There's a lesson in all of this, however, for investors as well as people who prefer uncritical fawning over actual cognitive function.
Long story short.
Elmer-DeWitt writes almost exclusively about Apple for Fortune. He's a pretty well-respected scribe and, like pretty much everything that comes out of Fortune, I enjoy his work. I don't miss a post from the guy.Same goes for Zaky. In fact, last year, when I voted for the best article of 2011 at another Web site, I chose an excellent piece by Zaky where he basically told readers, almost down to the one's column, how Apple the company and AAPL the stock's numbers would look on earnings. That said, both of these guys need to go on a break or, at the very least, get a room. On Wednesday, for about the umpteenth time in two weeks, Elmer-DeWitt used his Fortune column to take the same old shots at so-called AAPL bears. Both he and Zaky appear obsessed with TheStreet's Doug Kass and, to a slightly lesser extent, me. Consider something Zaky said, at his blog:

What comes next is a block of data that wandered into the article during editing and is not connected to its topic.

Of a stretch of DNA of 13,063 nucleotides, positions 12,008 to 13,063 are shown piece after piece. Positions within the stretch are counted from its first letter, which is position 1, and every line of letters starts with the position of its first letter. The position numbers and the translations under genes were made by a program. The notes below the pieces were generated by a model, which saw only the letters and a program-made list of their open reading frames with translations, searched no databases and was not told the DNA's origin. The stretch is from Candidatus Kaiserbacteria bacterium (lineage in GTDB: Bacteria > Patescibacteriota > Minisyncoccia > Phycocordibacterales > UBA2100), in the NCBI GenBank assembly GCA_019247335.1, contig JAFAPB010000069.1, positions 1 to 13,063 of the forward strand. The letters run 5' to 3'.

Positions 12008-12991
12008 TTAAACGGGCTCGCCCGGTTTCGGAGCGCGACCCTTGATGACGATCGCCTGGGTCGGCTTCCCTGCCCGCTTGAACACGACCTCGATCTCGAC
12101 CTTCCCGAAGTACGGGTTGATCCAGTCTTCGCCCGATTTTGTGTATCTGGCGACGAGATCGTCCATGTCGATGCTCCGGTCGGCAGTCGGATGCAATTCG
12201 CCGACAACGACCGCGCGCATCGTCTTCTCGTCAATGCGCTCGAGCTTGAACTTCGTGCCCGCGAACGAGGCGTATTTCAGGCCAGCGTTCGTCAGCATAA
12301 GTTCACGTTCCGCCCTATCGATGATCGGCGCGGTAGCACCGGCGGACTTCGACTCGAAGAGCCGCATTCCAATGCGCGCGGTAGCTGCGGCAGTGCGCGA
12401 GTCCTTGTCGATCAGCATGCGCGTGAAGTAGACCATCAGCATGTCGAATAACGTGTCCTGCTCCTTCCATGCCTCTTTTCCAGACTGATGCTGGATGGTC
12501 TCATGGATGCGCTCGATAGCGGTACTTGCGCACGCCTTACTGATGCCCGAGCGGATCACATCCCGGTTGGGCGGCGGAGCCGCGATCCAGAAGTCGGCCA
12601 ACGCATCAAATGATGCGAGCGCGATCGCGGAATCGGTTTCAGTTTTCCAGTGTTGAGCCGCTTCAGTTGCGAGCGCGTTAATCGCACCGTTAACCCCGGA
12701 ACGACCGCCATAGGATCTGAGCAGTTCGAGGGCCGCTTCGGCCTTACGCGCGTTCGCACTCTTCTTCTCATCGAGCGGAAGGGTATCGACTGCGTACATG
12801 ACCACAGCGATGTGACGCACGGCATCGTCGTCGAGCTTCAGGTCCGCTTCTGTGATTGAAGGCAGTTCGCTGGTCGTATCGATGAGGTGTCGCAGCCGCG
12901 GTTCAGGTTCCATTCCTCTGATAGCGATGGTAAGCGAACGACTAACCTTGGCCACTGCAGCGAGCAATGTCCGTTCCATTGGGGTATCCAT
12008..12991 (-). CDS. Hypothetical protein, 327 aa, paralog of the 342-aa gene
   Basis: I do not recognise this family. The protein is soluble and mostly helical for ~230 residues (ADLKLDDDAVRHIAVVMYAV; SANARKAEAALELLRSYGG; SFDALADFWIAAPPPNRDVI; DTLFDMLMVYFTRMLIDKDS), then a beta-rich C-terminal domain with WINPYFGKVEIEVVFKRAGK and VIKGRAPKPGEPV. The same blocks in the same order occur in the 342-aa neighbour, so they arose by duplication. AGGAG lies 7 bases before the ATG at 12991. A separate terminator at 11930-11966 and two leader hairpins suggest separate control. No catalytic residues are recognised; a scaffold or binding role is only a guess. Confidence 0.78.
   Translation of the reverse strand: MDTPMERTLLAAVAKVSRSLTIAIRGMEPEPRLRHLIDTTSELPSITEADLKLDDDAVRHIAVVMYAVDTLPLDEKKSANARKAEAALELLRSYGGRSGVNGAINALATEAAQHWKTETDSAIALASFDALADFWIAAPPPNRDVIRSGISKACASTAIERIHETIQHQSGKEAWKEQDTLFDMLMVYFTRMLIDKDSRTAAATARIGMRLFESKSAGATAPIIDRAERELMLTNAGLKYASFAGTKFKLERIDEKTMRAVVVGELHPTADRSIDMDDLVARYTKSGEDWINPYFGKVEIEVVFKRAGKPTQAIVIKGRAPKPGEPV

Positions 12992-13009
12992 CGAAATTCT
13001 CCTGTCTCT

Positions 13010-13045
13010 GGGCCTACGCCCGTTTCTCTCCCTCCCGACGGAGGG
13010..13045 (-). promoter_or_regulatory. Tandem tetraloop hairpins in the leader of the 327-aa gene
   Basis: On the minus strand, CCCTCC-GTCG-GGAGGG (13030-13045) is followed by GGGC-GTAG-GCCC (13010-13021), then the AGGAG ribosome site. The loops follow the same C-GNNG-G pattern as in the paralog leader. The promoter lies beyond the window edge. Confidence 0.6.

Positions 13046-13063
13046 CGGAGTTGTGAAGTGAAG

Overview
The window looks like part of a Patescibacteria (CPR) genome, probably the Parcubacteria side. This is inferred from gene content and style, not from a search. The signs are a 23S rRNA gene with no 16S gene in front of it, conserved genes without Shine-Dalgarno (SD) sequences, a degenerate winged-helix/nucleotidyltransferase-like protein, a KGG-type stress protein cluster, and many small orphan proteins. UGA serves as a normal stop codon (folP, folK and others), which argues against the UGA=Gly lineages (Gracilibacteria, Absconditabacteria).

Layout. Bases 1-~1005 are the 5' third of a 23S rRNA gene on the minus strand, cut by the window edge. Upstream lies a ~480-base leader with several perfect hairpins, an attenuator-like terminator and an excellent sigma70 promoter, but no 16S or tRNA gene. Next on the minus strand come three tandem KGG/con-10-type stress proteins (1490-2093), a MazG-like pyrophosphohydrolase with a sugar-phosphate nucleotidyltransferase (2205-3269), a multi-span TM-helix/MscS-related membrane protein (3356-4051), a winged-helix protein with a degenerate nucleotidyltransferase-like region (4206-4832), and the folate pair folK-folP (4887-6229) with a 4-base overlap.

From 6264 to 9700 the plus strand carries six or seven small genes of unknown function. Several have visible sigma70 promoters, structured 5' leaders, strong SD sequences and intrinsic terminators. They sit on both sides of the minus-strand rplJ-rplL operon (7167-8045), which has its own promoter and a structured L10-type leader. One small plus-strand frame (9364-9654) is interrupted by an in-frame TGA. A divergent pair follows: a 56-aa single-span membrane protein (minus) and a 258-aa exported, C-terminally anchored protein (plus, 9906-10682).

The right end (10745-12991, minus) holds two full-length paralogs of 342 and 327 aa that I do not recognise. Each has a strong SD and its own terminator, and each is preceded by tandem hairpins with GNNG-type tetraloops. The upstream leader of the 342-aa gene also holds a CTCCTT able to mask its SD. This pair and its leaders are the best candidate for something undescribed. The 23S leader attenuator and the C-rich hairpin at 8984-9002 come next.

Like Doug Kass, Rocco Pendola would probably argue that Apple won't earn $70 in EPS because iPhone 5 sales are going to slow as a result of a slowdown in the global macroeconomic environment, or as a result of MappleGate or as a result of some very obscure notion of a collapse in Apple's brand hitting iPhone sales. We will get nothing real or concrete from either Rocco or Doug Kass.At least he qualified his mischaracterization of my position with "probably." Anybody who actually reads my stuff knows I have been ultra-bullish on iPhone 5, from practically every perspective, save MappleGate. In fact, I ridiculed the drop in AAPL related to so-called weak iPhone 5 sales. But, it's not about me and Zaky, Elmer-DeWitt and Kass or any combination thereof. As with many of these types of debates, you can -- thankfully -- cull some general investment-related wisdom. Zaky, Elmer-DeWitt and others of the same or similar ilk lament the presence of anything that even resembles "negative" or "bearish" Apple talk on TheStreet or CNBC. To them, anything other than a wholly "bullish" view must be negative or bearish. They live in a world of black-and-white Bushian dichotomy. They have strange obsessions and, in Zaky's case, a vested interest, in wearing their hyper-bullishness on their sleeves, reminding everybody about how "right" they have been and maligning anybody who has ever been "wrong" on AAPL, taken a contrarian view or attempted to move the discussion past what we already know -- Apple is an incredible company that puts up mind-blowing numbers today and likely will for the foreseeable future.
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